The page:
We will uphold a trial court's decision to modify a divorce decree if it is within the range of sound discretion. 1 See Crouse v. Crouse, 817 P.2d 836, 838 (Utah App.1991). The trial court determined that the children should be removed from the custody of their mother and placed in their father's custody if--but only if--Alicia were to move beyond the boundaries of Summit County, Utah. 2 The focus of the trial court's analysis and decision, then, was not on the parties' respective parenting skills. 3 Instead, the court's order can only be taken to mean that the trial court believed that the children's domicile in Summit County is so essential to their well-being that removal from that community would be more detrimental to them than separating them from their custodial parent--the person who has been primarily responsible for their day-to-day care for the entirety of their lives. While such a conclusion is not inherently impossible, a factor of considerable importance in determining the best interest of children is the maintenance of continuity in their lives, and removing children from their existing custodial placement undercuts that policy. 4 See, e.g., Hirsch v. Hirsch, 725 P.2d 1320, 1323 (Utah 1986) (Zimmerman, J., concurring); Hutchison v. Hutchison, 649 P.2d 38, 41 (Utah 1982); Nielsen v. Nielsen, 620 P.2d 511, 512 (Utah 1980); In re Cooper, 17 Utah 2d 296, 298-99, 410 P.2d 475, 476 (1966); In re Application of Conde, 10 Utah 2d 25, 29, 347 P.2d 859, 861 (1959); Rosendahl v. Rosendahl, 876 P.2d 870, 873 (Utah App.), cert. denied, 883 P.2d 1359 (Utah 1994); Cummings v. Cummings, 821 P.2d 472, 478-79 (Utah App.1991); Moon v. Moon, 790 P.2d 52, 54 (Utah App.1990). Therefore, unless there were compelling evidence that residing in Summit County, Utah, would be better for the children than allowing them to continue to reside with their life-long primary caregiver, we would conclude that the trial court exceeded the exercise of sound discretion in entering the order before us.


In reviewing the trial court's decision, we focus on its findings of fact. "We will not disturb such findings unless they are clearly erroneous." Crouse v. Crouse, 817 P.2d 836, 838 (Utah App.1991). See Utah R.Civ.P. 52(a). Alicia Larson, as the appellant, has the burden of marshalling the evidence in support of the challenged findings, and then of demonstrating that those findings are so void of support as to be clearly erroneous. Hagan v. Hagan, 810 P.2d 478, 481 (Utah App.1991). See West Valley City v. Majestic Inv. Co., 818 P.2d 1311, 1313 (Utah App.1991). Alicia has met her initial burden by adequately marshalling the evidence supporting the factual findings in question, which she then challenges as being clearly erroneous.

Although Alicia assails seven of the findings made by the court, we need only focus on those findings which bear on its conclusion that the children's living with their father in Park City is preferable to the children's living with their mother in Corvallis. 5 In this regard, the court found, with our emphasis, that

[d]uring the marriage, both parents and the children attended the LDS Church and were active in the LDS Church. Since the separation of the parties, plaintiff has ceased to be active in the LDS Church. Defendant remains active and wishes to keep the children active in the LDS Church. The court finds that it is unlikely that, if the children were to move to Corvallis, Oregon, plaintiff would continue their religious training.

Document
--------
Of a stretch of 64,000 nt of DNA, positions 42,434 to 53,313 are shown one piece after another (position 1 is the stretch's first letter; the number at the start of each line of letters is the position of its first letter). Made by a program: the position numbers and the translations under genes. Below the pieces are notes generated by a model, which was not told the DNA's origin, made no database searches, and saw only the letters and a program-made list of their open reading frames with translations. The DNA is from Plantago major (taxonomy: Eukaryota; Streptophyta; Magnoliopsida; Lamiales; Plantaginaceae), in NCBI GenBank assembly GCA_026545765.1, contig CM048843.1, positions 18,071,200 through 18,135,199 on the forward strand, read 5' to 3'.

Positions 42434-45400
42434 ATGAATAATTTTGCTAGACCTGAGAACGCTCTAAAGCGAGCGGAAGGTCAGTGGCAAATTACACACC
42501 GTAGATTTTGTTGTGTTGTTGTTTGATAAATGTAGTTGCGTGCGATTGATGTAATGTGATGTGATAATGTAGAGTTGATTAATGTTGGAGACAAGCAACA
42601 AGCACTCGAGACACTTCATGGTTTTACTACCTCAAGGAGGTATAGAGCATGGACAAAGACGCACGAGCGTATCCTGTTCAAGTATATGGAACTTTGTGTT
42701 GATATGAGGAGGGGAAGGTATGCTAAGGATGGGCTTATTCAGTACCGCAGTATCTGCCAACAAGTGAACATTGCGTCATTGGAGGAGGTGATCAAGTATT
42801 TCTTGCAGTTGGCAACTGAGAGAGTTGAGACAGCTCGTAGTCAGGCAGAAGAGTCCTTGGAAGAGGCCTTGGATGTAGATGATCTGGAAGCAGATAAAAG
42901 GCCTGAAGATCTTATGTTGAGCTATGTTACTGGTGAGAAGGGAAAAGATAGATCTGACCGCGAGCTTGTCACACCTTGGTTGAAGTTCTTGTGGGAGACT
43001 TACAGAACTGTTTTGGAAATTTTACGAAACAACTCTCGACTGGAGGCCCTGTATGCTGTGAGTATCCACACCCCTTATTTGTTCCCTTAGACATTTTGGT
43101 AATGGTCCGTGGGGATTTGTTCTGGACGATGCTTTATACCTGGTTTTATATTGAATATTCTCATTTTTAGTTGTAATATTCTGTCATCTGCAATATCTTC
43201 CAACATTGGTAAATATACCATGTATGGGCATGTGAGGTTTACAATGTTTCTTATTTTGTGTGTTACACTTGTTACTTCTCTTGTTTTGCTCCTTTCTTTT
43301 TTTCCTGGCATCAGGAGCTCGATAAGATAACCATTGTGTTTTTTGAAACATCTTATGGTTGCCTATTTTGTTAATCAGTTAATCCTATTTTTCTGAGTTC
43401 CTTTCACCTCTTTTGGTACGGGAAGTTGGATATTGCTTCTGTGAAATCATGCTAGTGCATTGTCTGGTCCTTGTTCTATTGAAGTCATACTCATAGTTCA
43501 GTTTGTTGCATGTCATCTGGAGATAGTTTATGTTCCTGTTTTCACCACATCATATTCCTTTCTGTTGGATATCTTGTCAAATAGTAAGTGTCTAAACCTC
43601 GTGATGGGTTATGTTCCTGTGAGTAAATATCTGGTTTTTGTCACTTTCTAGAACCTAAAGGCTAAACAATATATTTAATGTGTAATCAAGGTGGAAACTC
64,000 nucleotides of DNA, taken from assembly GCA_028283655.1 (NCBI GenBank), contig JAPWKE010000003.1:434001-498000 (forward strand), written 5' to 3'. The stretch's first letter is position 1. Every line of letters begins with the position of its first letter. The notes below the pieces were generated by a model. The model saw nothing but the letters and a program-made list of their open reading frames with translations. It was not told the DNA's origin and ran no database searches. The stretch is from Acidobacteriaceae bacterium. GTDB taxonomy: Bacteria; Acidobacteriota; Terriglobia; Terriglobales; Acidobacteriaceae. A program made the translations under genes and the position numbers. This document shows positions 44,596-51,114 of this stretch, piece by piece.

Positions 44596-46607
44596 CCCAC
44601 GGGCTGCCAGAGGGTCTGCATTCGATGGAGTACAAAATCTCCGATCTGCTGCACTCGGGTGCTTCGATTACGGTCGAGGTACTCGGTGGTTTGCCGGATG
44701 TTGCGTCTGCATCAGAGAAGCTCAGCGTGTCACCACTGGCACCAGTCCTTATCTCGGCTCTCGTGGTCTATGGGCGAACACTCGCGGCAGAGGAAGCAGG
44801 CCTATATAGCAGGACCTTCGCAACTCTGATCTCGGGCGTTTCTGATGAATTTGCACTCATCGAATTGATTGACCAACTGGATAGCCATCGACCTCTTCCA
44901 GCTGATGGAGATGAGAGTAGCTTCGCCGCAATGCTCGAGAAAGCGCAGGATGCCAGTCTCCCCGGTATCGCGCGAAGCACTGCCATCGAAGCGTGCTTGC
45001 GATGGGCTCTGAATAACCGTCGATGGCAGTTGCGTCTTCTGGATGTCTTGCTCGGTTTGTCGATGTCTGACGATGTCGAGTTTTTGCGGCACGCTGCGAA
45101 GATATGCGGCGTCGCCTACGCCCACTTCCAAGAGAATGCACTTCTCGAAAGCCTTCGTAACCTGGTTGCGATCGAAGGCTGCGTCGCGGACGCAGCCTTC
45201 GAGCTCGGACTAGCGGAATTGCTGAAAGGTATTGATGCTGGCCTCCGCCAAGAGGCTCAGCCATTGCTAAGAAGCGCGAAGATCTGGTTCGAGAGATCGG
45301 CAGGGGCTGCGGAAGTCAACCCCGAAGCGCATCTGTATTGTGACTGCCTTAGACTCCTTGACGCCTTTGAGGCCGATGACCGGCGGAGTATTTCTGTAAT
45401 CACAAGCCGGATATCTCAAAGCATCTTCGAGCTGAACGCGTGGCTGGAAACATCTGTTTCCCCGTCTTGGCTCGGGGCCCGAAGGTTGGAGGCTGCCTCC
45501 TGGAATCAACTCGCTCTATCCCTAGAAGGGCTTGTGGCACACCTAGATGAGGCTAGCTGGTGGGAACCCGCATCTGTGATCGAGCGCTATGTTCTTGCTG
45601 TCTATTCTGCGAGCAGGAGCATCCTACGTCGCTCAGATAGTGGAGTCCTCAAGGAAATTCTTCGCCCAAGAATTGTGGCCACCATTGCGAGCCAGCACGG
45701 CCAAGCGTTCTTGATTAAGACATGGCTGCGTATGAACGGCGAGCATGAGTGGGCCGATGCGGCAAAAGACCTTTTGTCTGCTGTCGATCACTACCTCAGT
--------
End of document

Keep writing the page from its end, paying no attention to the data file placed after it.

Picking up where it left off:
Alicia's "religious compatibility" with her children is an appropriate factor for the court to consider. The Utah Supreme Court has previously decided that a parent's "religious compatibility" with his or her children is one factor that a court may consider in determining the children's best interest. Hutchison v. Hutchison, 649 P.2d 38, 41 (Utah 1982). To date, neither Utah appellate court has had occasion to define what is meant by "religious compatibility."

We believe the compatibility of a parent's and child's religious beliefs is not a matter that the court should consider, 6 absent some showing that religious beliefs are translated into actions that are harmful to a child's welfare. See Zummo v. Zummo, 394 Pa.Super. 30, 574 A.2d 1130, 1152 (1990) (holding parents' relative religious devoutness cannot be considered in custody decisions).

Instead, religious compatibility is only a factor when there has been a showing that specific religious beliefs or practices are contrary to the child's general welfare. See, e.g., In re Marriage of Short, 698 P.2d 1310, 1313 (Colo.1985) (proper to consider religious beliefs and practices that are "reasonably likely to cause present or future harm to the physical or mental development of the child"); Osteraas v. Osteraas, 124 Idaho 350, 355, 859 P.2d 948, 953 (1993) (religiousness of parent not a factor in custody decision absent compelling reason otherwise); Compton v. Gilmore, 98 Idaho 190, 192, 560 P.2d 861, 863 (1977) (considering parents' conflicting religious beliefs improper absent "clear and affirmative showing that the conflicting religious beliefs affect the general welfare of the child").

In the instant case, if there were a showing that Alicia's actions would have inhibited or stopped the children from continuing in the religious traditions to which they were accustomed, such actions could disrupt the stability and continuity of the children's lives and thus have some bearing on the trial court's decision. See Morris v. Morris, 271 Pa.Super. 19, 412 A.2d 139, 142 & n. 1 (1979). But see Felton v. Felton, 383 Mass. 232, 418 N.E.2d 606, 607-08 (1981) (observing that diversity of religious experience can be beneficial to child's welfare). However, the record in the instant case does not...